Where are the Helderberg Mountains? Greer can see them in the distance from the town. Is Raven Hill based on another town or does it exist?
The Helderbergs are in upstate New York, a little west of Albany. Raven Hill is fictional, but there are a lot of small towns around Albany and the rest of what’s known as the Capital District. I also lived in small towns in Connecticut for much of my childhood. Raven Hill is a combination of all of them.
When Greer finds a body at the bottom of the stairs to a rooftop terrace at Ravens Hill Manor, she becomes a suspect. Not only did she find the body, but the victim, Joanna, is the only person in town she knew before she moved there. Was it a coincidence that Greer moved to the same town where Joanna lived?
Joanna let Greer know about the job posting. They’d met in college, lost touch, and then reconnected on social media. So not a coincidence, but something of a happy accident that there was an opening shortly after Greer finished grad school.
You use voices inside Greer’s head to bring in backstory. Voices that haunt her from the past—the guy convicted of her husband’s murder, Danny’s voice, Joanna’s voice. Do phrases, both written and verbal, attract Greer’s attention like details caught Joanna’s attention?
She’s a lifelong reader, so words are important to her. If a phrase makes an impression initially, it’s likely to stick, especially if there’s a strong emotional association. Joanna is similar, but she’s a journalist, so for her it’s details that raise questions, or suggest a story.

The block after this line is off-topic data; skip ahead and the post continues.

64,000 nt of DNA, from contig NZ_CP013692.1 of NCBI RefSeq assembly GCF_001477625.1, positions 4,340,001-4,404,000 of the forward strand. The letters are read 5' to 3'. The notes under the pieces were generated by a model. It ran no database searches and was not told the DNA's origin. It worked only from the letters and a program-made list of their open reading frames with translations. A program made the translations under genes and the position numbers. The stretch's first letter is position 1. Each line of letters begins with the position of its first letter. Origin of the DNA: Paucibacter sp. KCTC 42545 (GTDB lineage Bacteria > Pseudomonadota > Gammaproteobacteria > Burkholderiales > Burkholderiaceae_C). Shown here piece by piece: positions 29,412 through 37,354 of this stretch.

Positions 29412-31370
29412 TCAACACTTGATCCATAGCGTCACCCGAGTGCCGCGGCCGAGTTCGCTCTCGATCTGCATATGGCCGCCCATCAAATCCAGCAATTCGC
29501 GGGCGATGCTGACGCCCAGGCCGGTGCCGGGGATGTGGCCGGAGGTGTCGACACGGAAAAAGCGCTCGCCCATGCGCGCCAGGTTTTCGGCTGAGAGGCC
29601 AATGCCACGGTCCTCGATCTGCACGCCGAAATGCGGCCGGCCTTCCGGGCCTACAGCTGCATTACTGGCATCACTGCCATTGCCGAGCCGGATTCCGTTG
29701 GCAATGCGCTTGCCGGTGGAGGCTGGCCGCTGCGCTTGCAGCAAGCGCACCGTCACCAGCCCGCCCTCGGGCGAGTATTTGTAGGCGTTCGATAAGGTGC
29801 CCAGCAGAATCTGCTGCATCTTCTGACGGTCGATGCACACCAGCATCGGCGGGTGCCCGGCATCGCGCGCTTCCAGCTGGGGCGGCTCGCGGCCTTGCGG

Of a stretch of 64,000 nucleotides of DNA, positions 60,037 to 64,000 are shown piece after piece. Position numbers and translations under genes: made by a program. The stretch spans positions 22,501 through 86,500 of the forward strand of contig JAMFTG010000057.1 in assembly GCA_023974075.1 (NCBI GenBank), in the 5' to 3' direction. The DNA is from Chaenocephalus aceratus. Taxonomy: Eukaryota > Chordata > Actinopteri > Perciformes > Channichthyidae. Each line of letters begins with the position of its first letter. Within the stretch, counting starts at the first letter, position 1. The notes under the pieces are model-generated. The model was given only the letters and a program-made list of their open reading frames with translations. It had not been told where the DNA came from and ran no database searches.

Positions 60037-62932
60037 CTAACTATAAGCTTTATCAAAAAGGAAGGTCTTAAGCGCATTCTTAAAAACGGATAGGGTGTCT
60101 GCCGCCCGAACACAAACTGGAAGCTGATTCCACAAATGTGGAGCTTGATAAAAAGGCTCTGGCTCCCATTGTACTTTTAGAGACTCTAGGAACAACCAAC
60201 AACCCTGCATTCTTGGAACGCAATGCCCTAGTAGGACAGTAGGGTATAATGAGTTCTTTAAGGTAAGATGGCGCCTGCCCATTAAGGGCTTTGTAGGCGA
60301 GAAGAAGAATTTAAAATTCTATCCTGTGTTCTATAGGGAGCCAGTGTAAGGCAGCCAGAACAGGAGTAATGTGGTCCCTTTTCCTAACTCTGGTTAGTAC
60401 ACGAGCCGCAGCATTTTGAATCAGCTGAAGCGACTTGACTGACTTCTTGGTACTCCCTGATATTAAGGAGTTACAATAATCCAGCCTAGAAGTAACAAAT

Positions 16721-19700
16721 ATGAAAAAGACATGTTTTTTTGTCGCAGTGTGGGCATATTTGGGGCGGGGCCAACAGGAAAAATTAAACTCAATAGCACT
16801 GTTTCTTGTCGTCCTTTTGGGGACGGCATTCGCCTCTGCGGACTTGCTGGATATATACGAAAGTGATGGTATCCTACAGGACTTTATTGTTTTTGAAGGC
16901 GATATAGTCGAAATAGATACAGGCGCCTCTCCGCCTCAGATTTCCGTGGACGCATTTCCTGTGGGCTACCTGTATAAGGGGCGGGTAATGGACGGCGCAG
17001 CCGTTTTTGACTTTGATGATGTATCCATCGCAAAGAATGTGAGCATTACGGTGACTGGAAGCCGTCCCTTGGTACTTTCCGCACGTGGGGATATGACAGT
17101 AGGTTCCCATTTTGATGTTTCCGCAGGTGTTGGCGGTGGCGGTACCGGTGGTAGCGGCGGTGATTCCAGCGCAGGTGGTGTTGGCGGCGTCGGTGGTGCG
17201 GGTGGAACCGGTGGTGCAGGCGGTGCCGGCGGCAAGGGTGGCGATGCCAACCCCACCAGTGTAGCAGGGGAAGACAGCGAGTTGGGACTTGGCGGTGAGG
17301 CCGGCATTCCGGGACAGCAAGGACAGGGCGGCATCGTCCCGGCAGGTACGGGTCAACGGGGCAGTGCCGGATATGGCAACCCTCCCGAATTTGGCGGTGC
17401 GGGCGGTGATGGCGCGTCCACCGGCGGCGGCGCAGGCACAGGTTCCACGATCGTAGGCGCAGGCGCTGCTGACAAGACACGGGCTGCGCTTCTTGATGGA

What is it about rules that bug Greer?
Growing up with a bossy older sister! Also, as you said, she’s a pragmatist, so if a rule makes sense, she’ll follow it. If it doesn’t and it’s in her way, she’ll ignore it, or work around it.
Raven Hill shares the police with other towns. Violent crimes are dealt with by the state police. The state police were never brought in—did the police think Joanna’s death was an accident?
They were brought in, but undercover. Greer finally gets Jennie to admit it, but Jennie won’t tell her if she’s got the right people.
Although Miss Marple was right most of the time, isn’t thinking the worst of people a nasty mindset?
I would rate it no worse than cynical, and if you’re after murderers, more sensible than always thinking the best of people.
Sadie Barrett is a smart and observant little girl. The portraits of the Ravenscroft ancestors line the library’s hallways. Sadie claims to see the people in the portraits move and a headless ghost. Why does Greer pay any attention to what Sadie says?
Children are observant, and they also haven’t yet bought into what I’d call the polite lie. They see what’s in front of them, and put it into a context they understand, like something that happened at school, or a book or movie they’re familiar with. What they’re telling you may not make sense from an adult standpoint, but if you meet kids where they are and ask the right questions, you can get good information. Greer knows that Sadie is honest and observant from previous interactions, so she knows that Sadie saw something unusual. She hangs in there with Sadie’s references and gets some good information.